Henry Prevost Babbage
I wished, if I could, to justify the confidence he [Babbage] had shown in me by embodying some of his ideas in metal. 1910
Henry Prevost Babbage (1824-1918) was Charles Babbage and Georgiana Whitmore's youngest son. As teenagers he and his brother Dugald spent time in Babbage's drawing office and workshop learning workshop skills. Henry later acquired a sound grasp of the Difference and Analytical Engine designs, and came to form a close bond with his father whom he visited on furlough from extended military service in India. Babbage bequeathed his drawings, workshop and the surviving physical relics of the engines to Henry who tried to continue his father's work and to publicize the engines after Babbage's death. He was at his father's bedside when Babbage died in 1871.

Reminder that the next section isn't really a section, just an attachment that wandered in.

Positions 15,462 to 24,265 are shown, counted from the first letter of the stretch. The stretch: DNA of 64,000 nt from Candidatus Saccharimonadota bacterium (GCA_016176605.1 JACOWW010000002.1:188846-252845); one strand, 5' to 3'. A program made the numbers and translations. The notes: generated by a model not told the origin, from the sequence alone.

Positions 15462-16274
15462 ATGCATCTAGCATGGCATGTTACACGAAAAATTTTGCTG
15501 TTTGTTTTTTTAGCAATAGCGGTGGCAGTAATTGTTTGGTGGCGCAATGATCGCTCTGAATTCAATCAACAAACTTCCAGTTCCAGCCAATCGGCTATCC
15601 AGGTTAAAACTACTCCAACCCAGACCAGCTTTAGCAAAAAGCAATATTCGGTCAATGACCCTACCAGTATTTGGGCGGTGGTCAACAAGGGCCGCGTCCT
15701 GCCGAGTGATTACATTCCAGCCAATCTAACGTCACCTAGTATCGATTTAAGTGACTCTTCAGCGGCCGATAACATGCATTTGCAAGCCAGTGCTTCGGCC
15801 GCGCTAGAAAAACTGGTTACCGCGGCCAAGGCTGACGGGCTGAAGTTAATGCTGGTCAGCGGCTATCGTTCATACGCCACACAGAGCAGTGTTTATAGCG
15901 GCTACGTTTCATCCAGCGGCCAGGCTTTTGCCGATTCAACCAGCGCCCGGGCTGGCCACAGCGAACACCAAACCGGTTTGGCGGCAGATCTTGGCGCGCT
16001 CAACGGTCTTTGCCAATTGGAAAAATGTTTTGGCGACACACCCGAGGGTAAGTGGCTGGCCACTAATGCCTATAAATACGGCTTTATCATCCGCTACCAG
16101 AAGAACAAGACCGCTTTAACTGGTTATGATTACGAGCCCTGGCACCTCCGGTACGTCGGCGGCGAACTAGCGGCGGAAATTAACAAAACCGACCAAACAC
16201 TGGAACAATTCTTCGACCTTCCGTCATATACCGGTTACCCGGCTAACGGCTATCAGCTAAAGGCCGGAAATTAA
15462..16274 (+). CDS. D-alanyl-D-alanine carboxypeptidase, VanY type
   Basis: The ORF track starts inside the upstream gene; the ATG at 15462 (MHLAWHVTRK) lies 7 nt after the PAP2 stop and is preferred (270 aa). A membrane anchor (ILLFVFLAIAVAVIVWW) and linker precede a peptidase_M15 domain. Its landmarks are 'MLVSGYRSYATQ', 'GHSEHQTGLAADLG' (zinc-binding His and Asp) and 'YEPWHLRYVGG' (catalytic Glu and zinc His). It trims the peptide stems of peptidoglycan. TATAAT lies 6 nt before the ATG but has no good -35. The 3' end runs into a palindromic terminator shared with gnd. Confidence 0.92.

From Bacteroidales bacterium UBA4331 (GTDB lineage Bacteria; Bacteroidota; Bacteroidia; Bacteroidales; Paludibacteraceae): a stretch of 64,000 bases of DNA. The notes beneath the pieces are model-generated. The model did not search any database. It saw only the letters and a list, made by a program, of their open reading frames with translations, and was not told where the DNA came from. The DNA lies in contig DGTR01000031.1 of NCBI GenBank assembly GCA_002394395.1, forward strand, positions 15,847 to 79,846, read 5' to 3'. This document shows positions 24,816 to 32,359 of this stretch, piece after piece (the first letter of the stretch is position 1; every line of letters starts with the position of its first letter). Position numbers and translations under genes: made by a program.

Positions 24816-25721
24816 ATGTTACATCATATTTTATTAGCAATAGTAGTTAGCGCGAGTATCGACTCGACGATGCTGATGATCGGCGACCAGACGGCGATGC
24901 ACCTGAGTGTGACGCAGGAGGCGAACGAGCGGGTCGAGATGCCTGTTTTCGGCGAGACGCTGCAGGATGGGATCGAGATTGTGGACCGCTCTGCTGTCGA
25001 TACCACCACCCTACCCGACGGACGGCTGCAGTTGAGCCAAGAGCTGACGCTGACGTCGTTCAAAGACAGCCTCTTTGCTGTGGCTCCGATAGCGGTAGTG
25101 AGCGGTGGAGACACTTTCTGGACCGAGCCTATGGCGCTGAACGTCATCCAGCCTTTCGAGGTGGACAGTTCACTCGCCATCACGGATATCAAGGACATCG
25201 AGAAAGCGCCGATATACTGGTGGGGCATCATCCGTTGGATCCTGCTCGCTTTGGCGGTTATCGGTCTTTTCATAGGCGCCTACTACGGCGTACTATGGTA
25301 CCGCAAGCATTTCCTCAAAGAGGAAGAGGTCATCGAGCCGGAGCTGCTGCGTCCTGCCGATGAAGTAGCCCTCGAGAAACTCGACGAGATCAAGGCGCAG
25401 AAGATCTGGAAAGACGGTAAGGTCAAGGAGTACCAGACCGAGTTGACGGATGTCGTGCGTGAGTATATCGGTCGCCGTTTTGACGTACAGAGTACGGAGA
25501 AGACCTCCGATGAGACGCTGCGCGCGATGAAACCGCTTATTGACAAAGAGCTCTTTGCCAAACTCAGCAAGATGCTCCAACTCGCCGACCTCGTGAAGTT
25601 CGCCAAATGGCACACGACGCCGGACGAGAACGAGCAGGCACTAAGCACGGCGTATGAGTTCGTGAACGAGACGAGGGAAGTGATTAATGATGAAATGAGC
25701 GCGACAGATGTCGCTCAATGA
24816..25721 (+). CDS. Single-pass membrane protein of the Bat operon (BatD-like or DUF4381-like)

There is no continuous line of development from Babbage to the electronic era and Henry is one of the bridging figures. From 1872 Henry continued diligently with his father's work and then intermittently in retirement in 1875. He assembled about six small demonstration pieces for Difference Engine No. 1 one of which he sent to Harvard. In the 1930s the piece attracted the attention of Howard Aiken, pioneer of the Harvard Mk. I, a program-controlled calculator. Aiken wrote that on seeing the piece 'he felt that Babbage was addressing him personally from the past'. Henry also built an experimental four-function calculator for the Mill for the Analytical Engine, completing it in 1910 when he was eighty-six years old. His work on the engines was sound but without the boldness and inspiration of his father.